Figure 3.3
Selecting multiple users in Active Directory Users and Computers

Brought to you by NetIQ and Windows & .NET Magazine eBooks

46

Windows 2003: Active Directory Administration Essentials

As Figure 3.3 shows, the Properties On Multiple Objects dialog box reminds you that you have multiple users selected. You click the tab that contains the information you want to change, then select the check box for the information you’re modifying (e.g., address, account expiration date). Figure 3.4 shows the available tabs and the Logon Hours dialog box that appears if you select to change users’ logon hours.

Figure 3.4
Changing properties for multiple objects at once

When you click OK, you leave intact all the current information each account contains but replace the information you entered after selecting the appropriate check box. The new multipleselect capability of Active Directory Users and Computers is a great time-saver.

Saved Queries Function
One common problem with Win2K’s Active Directory Users and Computers has been that the console wasn’t meant to perform repetitive tasks. For example, you might want to locate all users who met certain criteria within a specific OU or across the entire domain. In Win2K, if you wanted to locate all users whose accounts were in the Sales OU who hadn’t logged on in the past 30 days, for example, you faced a difficult task. Typically, you’d have to hand-craft an Active Directory Service Interfaces (ADSI) script through VBScript to perform this search. Windows 2003’s Active Directory Users and Computers makes short work of this once-tedious task with a new feature called Saved Queries. For this example, let’s find everyone in the Sales OU with “user” in his or her name. You can create and save new queries by right-clicking the Saved Queries folder and selecting New, then Query. Name your query and begin to select the criteria for your search by clicking Define Query.
Brought to you by NetIQ and Windows & .NET Magazine eBooks

Chapter 3 What’s New in Windows 2003 Active Directory Management

47

Locate and select the category of AD object category for your search, such as Users or Printers. Figure 3.5 shows how you create a custom search.

Figure 3.5
Search options for locating objects in AD

When you find the category you want to search, select it, and fill in the matching criteria. Figure 3.6 displays the query to find all users with the word “user” in the name field.

Brought to you by NetIQ and Windows & .NET Magazine eBooks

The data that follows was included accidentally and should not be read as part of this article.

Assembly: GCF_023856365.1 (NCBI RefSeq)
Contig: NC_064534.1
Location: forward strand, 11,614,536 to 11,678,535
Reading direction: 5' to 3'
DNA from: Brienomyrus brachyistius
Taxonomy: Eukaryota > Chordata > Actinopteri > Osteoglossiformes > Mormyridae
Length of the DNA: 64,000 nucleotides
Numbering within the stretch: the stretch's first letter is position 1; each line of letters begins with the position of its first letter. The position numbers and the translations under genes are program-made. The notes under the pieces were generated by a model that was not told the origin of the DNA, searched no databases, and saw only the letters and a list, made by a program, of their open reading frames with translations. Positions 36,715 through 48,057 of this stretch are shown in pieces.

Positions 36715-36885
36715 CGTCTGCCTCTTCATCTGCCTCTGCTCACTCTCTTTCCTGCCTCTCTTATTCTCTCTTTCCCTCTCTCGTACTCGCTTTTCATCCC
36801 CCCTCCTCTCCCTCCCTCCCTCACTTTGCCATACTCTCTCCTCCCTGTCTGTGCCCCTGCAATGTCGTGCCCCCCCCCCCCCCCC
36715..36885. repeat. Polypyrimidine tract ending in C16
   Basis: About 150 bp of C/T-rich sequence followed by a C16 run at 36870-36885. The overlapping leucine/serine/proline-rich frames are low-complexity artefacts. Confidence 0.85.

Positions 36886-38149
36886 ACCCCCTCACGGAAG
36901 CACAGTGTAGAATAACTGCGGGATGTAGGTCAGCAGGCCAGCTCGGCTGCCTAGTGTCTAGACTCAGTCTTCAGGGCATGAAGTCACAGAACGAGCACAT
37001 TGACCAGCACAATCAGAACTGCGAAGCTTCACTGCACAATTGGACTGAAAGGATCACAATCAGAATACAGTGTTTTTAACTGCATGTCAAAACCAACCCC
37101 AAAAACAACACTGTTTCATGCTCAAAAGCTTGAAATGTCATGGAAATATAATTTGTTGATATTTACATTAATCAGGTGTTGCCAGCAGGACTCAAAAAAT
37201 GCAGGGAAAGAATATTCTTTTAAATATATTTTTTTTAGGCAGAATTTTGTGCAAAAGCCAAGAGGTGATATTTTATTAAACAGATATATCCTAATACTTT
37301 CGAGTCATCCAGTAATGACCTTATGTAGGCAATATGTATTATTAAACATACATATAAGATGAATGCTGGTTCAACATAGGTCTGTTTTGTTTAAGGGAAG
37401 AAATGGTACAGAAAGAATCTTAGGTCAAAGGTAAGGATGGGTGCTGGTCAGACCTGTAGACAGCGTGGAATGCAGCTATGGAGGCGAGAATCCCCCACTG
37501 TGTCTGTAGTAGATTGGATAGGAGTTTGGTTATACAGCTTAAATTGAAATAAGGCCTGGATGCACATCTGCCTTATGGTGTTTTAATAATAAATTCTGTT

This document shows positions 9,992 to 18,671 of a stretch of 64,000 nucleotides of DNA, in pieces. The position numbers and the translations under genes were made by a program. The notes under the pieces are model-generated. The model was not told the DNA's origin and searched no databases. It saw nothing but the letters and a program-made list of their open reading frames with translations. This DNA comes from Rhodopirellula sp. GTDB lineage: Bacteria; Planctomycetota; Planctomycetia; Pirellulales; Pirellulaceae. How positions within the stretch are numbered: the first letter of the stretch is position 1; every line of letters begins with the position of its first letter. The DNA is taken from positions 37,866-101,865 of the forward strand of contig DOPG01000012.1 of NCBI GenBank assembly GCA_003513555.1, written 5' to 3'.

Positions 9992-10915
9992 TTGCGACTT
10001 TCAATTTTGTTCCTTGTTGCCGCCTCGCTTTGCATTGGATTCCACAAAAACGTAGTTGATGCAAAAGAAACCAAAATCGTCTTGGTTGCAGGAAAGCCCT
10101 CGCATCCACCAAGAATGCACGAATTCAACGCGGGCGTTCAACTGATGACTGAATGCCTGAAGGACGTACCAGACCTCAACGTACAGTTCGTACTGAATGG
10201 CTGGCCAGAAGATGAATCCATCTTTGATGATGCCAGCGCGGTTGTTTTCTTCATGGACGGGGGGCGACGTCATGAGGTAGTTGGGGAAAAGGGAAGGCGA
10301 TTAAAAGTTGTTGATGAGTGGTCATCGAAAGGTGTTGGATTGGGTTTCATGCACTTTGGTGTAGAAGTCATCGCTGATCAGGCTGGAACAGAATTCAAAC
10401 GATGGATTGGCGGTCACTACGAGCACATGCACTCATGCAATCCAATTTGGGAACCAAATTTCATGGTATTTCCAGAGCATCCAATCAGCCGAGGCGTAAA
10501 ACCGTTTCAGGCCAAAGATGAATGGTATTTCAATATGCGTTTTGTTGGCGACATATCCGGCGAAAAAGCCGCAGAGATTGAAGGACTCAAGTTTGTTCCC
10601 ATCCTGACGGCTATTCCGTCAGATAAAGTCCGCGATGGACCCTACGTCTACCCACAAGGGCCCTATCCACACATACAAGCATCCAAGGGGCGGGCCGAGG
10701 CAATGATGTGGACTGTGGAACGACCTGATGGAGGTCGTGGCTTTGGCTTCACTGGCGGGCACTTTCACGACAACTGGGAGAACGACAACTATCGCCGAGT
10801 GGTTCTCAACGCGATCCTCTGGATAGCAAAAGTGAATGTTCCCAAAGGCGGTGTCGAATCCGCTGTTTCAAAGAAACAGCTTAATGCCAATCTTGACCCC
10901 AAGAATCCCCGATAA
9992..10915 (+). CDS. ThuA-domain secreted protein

48

Windows 2003: Active Directory Administration Essentials

Figure 3.6
Query to find users with the word “user” in the name

When the search has completed, you can immediately access the results. Figure 3.7 shows the list of users with the word “user” in the name field.

Figure 3.7
Displayed results of a saved query

You’ll find the ability to create and save new queries useful. With this feature, Windows 2003’s Active Directory Users and Computers has taken a practical step forward.

Group Policy Management Console
In addition to the enhanced Active Directory Users and Computers console, another major management advancement comes as a free download from Microsoft. The GPMC is an add-on for Windows 2003 and Windows XP Professional. The GPMC’s goal is to provide an enhanced view of and better management features for Group Policy.
Brought to you by NetIQ and Windows & .NET Magazine eBooks

Chapter 3 What’s New in Windows 2003 Active Directory Management

49

n Note
You can download the GPMC from Microsoft at http://www.microsoft.com/downloads/details.aspx?familyid=f39e9d60-7e41-4947-82f53330f37adfeb&displaylang=en

In Win2K (and in Windows 2003 without the GPMC loaded), you need to know where each Group Policy is maintained in relation to each domain and OU and sometimes in relation to each AD site. The complexity of what you need to know can make managing Group Policy confusing. The GPMC strives to provide a “Group Policy-centric” view of the environment – a bird’s-eye view of Group Policy Objects (GPOs).

Installation and Initial Use
Installation is pretty routine. Simply download the Windows Installer (.msi) file from Microsoft and place it where you want to perform your Group Policy management. For this example, I’ve loaded it on my Windows 2003 server. After you’ve loaded the GPMC, you can start the console a couple of ways. Loading the GPMC effectively disables the former way of manipulating Group Policy. If you attempt to manipulate GPOs in the usual Win2K fashion, a dialog box offers you only one choice – to click Open and launch the console, as Figure 3.8 shows.

Figure 3.8
Manipulating GPOs after the GPMC is loaded

Alternatively, you can use an icon to launch the GPMC. An icon titled Group Policy Management appears automatically when you select Start, Programs, Administrative Tools.

Brought to you by NetIQ and Windows & .NET Magazine eBooks

50

Windows 2003: Active Directory Administration Essentials

GPMC Basic Use
One benefit of the GPMC is that you can see all your GPOs at once. Simply expand the tree to find your forests, domains, and OUs. You’ll also see a special folder called Group Policy Objects, which Figure 3.9 shows.

Figure 3.9
The GPMC’s Group Policy-centric view

You create new GPOs through the GPMC. After you create a GPO, you can edit it by rightclicking it and selecting Edit. Doing so launches the Group Policy Editor, which you can then use to set the policies you want to implement.

The GPMC’s New Functions